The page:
KALAMAZOO, Mich. (WOOD) — The fees for towing nearly 200 cars away from the recent deadly pileups on I-94 relied on one phone call, Target 8 has uncovered.
McDonald’s Towing and Rescue has a contract with Kalamazoo County that states “any call from Sheriff’s Dispatch will be charged the contract pricing, regardless of which police/fire agency is on scene.” That contract states that a tow from any place in the county due to an accident would cost $35.
But instead of $35, Bernadette Johnson told Target 8 on Monday, she was charged $250 to tow her 2003 Buick Rendezvous 11 miles from the site of the massive wrecks to the company’s yard. The car was driveable and wasn’t damaged in the crash. She said she thought McDonald’s was taking advantage of her.
But McDonald’s seems to be within its rights to charge more, Target 8 found, because of the specific wording of its contract.
In the case of the Jan. 9 pileups on I-94 west of Battle Creek that killed one and sent 22 more to the hospital, the Michigan State Police was in charge from the beginning. An MSP prisoner transport vehicle witnessed the first crash at the beginning of the chain reaction. Troopers called for marked MSP cruisers to come to the scene, bypassing county dispatch.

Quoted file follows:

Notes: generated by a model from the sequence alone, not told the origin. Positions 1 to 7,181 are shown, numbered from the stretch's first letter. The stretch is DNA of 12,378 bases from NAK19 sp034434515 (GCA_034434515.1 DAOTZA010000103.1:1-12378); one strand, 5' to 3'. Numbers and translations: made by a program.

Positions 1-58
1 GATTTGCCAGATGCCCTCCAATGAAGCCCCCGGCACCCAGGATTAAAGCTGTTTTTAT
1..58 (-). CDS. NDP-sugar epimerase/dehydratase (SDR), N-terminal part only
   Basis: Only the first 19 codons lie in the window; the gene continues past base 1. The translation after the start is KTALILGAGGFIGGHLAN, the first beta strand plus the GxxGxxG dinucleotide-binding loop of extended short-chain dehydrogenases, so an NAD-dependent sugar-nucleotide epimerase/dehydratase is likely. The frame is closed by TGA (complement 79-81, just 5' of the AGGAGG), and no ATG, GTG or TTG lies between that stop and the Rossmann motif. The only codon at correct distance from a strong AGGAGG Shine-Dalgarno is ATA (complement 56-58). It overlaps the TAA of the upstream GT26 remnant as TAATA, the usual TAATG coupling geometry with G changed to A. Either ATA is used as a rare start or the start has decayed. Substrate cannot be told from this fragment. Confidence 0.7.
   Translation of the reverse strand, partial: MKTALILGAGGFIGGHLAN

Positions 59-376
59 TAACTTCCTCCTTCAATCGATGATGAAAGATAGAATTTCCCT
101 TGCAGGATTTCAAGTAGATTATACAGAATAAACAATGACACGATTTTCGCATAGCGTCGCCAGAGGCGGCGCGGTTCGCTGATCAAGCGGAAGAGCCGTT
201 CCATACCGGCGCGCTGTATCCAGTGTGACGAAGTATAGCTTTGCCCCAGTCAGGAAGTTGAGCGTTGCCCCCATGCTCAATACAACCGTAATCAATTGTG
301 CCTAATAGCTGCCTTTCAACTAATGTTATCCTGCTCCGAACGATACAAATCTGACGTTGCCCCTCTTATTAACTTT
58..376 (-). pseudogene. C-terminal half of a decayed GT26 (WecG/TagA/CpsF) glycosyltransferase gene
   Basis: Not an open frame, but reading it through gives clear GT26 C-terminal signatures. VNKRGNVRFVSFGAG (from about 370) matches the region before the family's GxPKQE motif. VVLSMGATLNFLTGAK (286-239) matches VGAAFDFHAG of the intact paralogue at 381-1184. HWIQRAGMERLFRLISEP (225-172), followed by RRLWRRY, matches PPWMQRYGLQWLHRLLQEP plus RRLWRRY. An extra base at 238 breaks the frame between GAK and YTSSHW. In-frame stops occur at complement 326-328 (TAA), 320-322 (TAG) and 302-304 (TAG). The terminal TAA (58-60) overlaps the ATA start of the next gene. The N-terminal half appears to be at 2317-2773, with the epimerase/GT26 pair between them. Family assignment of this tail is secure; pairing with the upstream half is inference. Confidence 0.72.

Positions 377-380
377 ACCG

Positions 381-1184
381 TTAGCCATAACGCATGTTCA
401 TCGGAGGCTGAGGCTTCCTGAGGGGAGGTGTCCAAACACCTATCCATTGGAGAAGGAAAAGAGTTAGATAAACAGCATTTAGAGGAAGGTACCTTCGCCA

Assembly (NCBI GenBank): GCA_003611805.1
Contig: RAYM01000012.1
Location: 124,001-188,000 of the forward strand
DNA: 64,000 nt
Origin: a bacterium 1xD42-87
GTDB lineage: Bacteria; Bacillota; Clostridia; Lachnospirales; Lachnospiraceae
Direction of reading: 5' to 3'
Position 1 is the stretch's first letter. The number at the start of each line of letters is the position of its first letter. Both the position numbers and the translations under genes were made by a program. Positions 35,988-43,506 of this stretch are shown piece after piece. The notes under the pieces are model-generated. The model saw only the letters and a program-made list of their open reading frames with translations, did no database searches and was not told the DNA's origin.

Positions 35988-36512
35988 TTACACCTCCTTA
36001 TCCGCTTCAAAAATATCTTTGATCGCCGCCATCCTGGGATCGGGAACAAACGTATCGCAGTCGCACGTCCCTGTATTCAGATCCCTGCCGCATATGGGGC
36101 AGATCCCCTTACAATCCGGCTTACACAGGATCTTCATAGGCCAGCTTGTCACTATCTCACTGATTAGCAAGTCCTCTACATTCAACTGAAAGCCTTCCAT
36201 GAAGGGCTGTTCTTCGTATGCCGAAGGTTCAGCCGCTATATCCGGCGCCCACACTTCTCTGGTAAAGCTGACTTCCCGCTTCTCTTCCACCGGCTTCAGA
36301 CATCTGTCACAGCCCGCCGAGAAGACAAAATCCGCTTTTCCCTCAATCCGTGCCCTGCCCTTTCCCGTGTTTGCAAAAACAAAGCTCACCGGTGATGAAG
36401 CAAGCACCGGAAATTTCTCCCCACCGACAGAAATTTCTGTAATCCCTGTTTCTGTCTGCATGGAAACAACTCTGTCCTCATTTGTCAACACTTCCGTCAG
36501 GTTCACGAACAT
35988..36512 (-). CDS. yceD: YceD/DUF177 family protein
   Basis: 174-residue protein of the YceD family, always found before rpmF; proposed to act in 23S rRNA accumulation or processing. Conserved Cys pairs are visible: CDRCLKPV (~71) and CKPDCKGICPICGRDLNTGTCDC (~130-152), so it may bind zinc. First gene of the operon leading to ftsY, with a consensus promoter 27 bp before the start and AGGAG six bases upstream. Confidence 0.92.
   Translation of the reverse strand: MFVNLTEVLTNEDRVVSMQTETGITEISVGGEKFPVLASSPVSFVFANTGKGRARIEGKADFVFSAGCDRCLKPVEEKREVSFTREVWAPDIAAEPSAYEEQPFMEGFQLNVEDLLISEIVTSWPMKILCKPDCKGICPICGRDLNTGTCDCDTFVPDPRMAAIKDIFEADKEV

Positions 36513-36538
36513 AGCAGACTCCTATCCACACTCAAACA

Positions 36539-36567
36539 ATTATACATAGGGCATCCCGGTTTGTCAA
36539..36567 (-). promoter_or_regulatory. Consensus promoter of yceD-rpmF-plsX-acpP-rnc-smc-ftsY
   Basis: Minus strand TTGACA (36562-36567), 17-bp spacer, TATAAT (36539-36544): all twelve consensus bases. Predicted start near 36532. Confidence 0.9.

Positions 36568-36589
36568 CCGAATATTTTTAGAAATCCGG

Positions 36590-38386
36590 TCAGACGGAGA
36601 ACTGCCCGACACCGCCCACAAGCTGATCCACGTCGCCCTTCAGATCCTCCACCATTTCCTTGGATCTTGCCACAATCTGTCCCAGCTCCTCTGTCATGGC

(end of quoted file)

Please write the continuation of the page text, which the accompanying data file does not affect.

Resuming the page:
A MSP sergeant called McDonald’s Towing to the scene to start clearing away vehicles. That phone call seems to have made the difference because it didn’t come from county dispatch.
McDonald’s owner did not want to go on camera, but admitted to Target 8 Wednesday that if the sheriff’s dispatch had called, the company would have had to abide by county contract fees.
Since McDonald’s doesn’t have a contract with the MSP, they charged what they thought was fair, the owner told Target 8.
The owner stated that McDonald’s hasn’t been able to take daily jobs since the massive wreck, saying they have been overwhelmed because many of the 193 vehicles in the wreck were taken to their lot.
The towing industry is not regulated by the state. A section of the bureau of Licensing and Regulatory Affairs said that they make sure companies are insured and drivers are “qualified.” Contracts are not required, and each are up to various jurisdictions.